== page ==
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Manchester Ritz

[a]Death In Vegas[/a]not only walks away with the [I]NME'[/I]s[I] On The Decks [/I]Award For Best Dance Act, but gets nominated for a Brit and lands a Top Ten hit with a song about a serial killer....

Manchester Ritz

Last year, they were the critics' choice - a loose configuration of talented friends and wacked-out musicians swirling around the nucleus of Richard Fearless, who happened to makeDeath In Vegas 'The Contino Sessions' one of the fiercest, most potent and uplifting albums of 1999. Yet somehow it seemed unlikely that Death In Vegas' brilliantly diabolical dance-rock hybrid would wheedle its way into popular favour, particularly considering the predilection for mediocrity that has installed the likes of Stereophonics at the top of the charts. Now, a few months down the road, Death In Vegas have galvanised into the sort of bona fide phenomenon that not only walks away with the NME's On The Decks Award For Best Dance Act, but gets nominated for a Brit and lands a Top Ten hit with a song about a serial killer. Truly, their time has come.

As Fearless and co stride onstage tonight, pixelated by coloured lights and grainy back-screen projections, it's not just the rumbling musical pyrotechnics that make them such a compelling prospect - it's their attitude. They lunge in synchronised intent for opener 'Dirge', beating out a hypnotic spiral of repetitious drone under Dot Allison's disembodied, spectral voice, easily exuding the louche, slightly sinister cool that sets proper rock'n'roll stars apart from mere bands. Even though - aside from Fearless - they are anonymous in the darkness, they're the gang you want to join, making devil rock signs and euphorically punching fists in the air to the metal-spiked thrust of 'Death Threat'. Effectively, they are a 'dance' band harnessing the punk rock ethos, taking the uncompromising spirit of MC5 and the ballsy aggression of AC/DC (a reference Fearless flaunts on his T-shirt tonight), and welding it to the rhythmic ambience of deconstructed techno. Genius.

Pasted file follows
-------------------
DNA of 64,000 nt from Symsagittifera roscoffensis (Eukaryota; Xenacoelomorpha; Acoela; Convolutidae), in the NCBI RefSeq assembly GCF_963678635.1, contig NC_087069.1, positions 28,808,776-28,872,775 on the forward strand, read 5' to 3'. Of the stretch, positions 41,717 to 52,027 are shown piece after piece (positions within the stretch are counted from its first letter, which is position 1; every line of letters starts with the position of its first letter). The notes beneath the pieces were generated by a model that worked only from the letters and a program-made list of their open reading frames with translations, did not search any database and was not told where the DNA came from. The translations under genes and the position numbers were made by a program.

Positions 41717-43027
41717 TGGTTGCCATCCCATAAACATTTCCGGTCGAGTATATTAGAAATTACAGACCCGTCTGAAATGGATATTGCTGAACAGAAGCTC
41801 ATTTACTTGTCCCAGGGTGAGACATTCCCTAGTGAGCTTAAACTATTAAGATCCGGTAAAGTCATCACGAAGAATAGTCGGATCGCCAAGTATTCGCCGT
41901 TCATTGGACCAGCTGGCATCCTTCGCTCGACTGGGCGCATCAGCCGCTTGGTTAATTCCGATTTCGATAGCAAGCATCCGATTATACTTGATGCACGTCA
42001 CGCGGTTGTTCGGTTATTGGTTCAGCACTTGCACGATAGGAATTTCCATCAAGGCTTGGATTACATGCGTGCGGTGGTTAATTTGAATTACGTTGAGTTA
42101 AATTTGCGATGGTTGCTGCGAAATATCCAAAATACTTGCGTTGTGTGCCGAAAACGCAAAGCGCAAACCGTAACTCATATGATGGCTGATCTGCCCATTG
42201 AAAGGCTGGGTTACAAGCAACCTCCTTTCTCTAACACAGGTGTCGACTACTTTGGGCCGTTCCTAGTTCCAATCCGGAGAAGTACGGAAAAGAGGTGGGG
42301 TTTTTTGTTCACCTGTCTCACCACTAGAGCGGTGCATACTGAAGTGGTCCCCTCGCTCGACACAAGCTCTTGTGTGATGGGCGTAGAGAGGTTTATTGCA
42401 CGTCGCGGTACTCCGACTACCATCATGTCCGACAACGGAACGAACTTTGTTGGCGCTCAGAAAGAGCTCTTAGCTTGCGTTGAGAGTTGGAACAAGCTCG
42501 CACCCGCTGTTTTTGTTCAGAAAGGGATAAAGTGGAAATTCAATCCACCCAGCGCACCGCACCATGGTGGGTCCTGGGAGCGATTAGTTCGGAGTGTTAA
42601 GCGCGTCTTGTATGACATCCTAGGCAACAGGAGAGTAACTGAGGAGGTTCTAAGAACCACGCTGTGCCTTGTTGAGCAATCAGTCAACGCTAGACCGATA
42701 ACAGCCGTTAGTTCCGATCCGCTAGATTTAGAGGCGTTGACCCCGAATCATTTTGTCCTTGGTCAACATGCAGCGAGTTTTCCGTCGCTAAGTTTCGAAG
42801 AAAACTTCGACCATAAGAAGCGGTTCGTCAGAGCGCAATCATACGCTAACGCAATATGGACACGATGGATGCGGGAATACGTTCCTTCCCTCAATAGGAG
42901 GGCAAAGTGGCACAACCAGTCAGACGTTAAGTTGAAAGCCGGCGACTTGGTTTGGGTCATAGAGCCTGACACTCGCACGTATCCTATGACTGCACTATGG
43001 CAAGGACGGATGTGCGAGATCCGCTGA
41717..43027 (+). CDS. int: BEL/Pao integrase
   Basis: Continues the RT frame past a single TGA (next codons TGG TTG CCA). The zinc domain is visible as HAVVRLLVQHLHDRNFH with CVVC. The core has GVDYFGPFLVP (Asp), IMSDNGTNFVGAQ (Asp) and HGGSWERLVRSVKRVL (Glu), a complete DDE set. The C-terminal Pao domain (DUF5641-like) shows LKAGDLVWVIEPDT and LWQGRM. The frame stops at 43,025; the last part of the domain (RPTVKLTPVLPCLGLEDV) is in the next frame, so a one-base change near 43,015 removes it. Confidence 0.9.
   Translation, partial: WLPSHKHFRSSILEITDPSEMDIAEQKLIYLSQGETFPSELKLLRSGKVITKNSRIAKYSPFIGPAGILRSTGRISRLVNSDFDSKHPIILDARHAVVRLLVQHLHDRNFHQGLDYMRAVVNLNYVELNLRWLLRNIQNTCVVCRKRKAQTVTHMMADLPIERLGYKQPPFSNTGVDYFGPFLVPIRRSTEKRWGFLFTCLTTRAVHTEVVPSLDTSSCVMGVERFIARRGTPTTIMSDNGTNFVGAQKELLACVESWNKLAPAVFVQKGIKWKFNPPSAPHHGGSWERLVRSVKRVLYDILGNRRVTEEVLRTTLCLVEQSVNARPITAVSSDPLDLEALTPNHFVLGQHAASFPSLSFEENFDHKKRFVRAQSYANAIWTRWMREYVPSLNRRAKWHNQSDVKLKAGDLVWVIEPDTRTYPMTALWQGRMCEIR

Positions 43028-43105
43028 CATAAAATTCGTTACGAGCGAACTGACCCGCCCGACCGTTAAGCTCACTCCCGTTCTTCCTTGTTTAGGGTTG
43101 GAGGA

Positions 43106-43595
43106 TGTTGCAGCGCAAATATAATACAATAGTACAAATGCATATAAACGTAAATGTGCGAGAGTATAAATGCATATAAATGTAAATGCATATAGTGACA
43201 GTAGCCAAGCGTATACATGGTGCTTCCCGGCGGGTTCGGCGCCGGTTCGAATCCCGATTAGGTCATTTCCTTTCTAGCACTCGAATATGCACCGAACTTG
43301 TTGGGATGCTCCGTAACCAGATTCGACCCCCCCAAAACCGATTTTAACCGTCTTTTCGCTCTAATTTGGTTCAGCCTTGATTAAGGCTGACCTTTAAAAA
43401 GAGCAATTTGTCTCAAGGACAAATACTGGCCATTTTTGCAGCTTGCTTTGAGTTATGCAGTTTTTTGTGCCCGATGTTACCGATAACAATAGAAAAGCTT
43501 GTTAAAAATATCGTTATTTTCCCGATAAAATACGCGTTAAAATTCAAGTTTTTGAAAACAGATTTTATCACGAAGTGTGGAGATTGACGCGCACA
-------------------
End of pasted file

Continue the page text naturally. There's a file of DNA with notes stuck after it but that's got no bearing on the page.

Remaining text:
The fact that none of the album's special guests are present matters not a jot, for it propels Death In Vegas further into the realm of warped invention. 'Aisha' draws the dark beauty out from under the skin of Iggy Pop's slurred vocals like blood, accelerating the rush of convulsive guitar until it is as dangerous and seductive as a speeding car. 'Soul Auctioneer', too, is stripped of Bobby Gillespie's vocals and bent into an entirely new, even more fearsome, shape. All of the 'Contino...' album tracks, in fact, have evolved - the tension and repetition they rely upon is taken to ever greater extremes, vibrating like a tuning fork in the hand of Satan until they either explode spectacularly or deflate in welcome, gentle release. Like Mogwai, Death In Vegas pound everything else out of your head - filling the space not with words or ideas, but with sheer volume and purgative emotion. No special guests needed. You leave seeing stars just the same.

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